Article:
Today I spent the morning updating all of my external backups and making sure everything was in good order. Next week is Thanksgiving here in the U.S. which means a short work week and loads of travel. I love it, but it is also a peak time for data loss so I wanted to make sure everything was properly backed up. The annoyance though quickly set in as external USB HDs are slow, and I began to wonder what it would be like to have external SSDs instead.
Here are the options that I have found, none of which I have tried.
Drobo + SSDs
It appears that you could put SSDs in a Drobo, you would just have to find a way to mount them in the 3.5” bay that Drobos use. If you were to buy the base model Drobo that has 4 bays that would cost you $399 and it appears that for only a twenty dollars for each drive you could get the needed adapter, though I have never seen the inside of a Drobo so I can’t say for sure that this adapter would work.
You could then fill the drive with Intel X25-M Gen2 80GB SSDs at a price of $250 a pop – not cheap. But in the end you would have a 320GB Drobo that is all SSDs for an everyday low price of $1,479.00.
Which is massively expensive for what you get.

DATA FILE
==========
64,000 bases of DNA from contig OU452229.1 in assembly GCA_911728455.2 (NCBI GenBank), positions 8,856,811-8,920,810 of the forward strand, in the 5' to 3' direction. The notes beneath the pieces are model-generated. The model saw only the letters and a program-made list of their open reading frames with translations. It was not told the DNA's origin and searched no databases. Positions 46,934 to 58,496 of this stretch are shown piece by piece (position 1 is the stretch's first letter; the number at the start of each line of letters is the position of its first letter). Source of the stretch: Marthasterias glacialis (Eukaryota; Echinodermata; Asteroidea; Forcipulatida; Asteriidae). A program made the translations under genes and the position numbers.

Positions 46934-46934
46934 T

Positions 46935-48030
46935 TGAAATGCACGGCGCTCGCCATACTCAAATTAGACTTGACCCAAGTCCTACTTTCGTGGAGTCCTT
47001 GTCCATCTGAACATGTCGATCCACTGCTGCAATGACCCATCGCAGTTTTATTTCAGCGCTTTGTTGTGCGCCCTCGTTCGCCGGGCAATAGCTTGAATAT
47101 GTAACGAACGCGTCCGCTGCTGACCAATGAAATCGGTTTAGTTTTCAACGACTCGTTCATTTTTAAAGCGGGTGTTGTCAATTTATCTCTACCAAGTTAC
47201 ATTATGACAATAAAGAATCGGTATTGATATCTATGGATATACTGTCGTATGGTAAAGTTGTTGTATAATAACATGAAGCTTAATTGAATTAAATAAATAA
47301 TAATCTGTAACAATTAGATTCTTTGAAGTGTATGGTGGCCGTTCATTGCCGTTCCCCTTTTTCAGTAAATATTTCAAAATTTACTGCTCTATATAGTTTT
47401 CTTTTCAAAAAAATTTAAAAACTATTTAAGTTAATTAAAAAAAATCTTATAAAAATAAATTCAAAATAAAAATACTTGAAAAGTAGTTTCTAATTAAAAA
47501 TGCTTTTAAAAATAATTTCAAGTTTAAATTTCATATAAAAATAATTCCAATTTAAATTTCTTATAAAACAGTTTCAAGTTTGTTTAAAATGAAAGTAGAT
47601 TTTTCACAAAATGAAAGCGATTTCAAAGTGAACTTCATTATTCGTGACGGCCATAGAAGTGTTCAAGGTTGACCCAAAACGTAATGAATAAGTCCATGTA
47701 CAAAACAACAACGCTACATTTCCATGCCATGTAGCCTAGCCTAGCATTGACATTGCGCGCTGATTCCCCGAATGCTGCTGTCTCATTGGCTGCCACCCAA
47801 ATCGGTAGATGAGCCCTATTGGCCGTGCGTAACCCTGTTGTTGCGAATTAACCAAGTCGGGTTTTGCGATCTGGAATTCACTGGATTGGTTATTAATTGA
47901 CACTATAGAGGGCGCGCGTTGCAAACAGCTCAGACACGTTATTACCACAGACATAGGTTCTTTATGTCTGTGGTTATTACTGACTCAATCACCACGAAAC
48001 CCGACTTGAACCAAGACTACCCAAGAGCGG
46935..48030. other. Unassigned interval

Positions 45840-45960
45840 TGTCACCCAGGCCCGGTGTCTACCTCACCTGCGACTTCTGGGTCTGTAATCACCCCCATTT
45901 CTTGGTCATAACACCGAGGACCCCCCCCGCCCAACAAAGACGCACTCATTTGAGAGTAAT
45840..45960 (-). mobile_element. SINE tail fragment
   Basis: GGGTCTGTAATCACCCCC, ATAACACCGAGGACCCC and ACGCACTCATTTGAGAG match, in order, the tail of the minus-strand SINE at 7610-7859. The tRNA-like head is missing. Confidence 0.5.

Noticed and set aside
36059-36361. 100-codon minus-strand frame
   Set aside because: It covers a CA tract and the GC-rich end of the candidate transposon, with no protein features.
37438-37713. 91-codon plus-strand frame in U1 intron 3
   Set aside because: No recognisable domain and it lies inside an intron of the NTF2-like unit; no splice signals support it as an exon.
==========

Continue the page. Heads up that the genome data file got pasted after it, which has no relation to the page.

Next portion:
[Updated: 11/19/10 at 10:21 AM] Drobo says it does not support SSDs – that saves me 1,479 dollars.
Since the Drobo is out of my price range here are some other options that I found:
- For $215 you can get a bus powered USB/Firewire SSD that is 60GB – which is pathetically small, but would make for a great backup drive for traveling photographers.
- Or for $590 you can get the same setup only with 240GB of storage. That brings you within striking distance of the Drobo storage amount above, but for 1/3 the price.
- For $1,280 you can get a 400GB external Raid solution that has eSATA/Firewire/USB. Or just get the 800GB model for a measly $3,300.
Ok so far I am striking out to find anything useful. I would need to replace 1 mobile 250GB HD, 2 1TB desktop HDs, and 2 500GB desktop HDs so that my backups would remain solid. None of the above options do that in a way that I could remotely afford.
- Iomega offers an external USB 3.0 SSD in the 256GB flavor for a not so cheap $619.00.
- Not to be outdone OCZ offers the Enyo line with similar stats for $715.
It appears that in order to get all external drives to SSD you need to be rich, very rich. I am not, so for now I will stick with my lovely 7200rpm records. I would suspect though that we are very close to seeing these drives at affordable prices.
What really intrigues me is what form factor SSD external drives may take – they wouldn’t need the same cooling fans, the same power requirements, nor would they need to be in a box shape.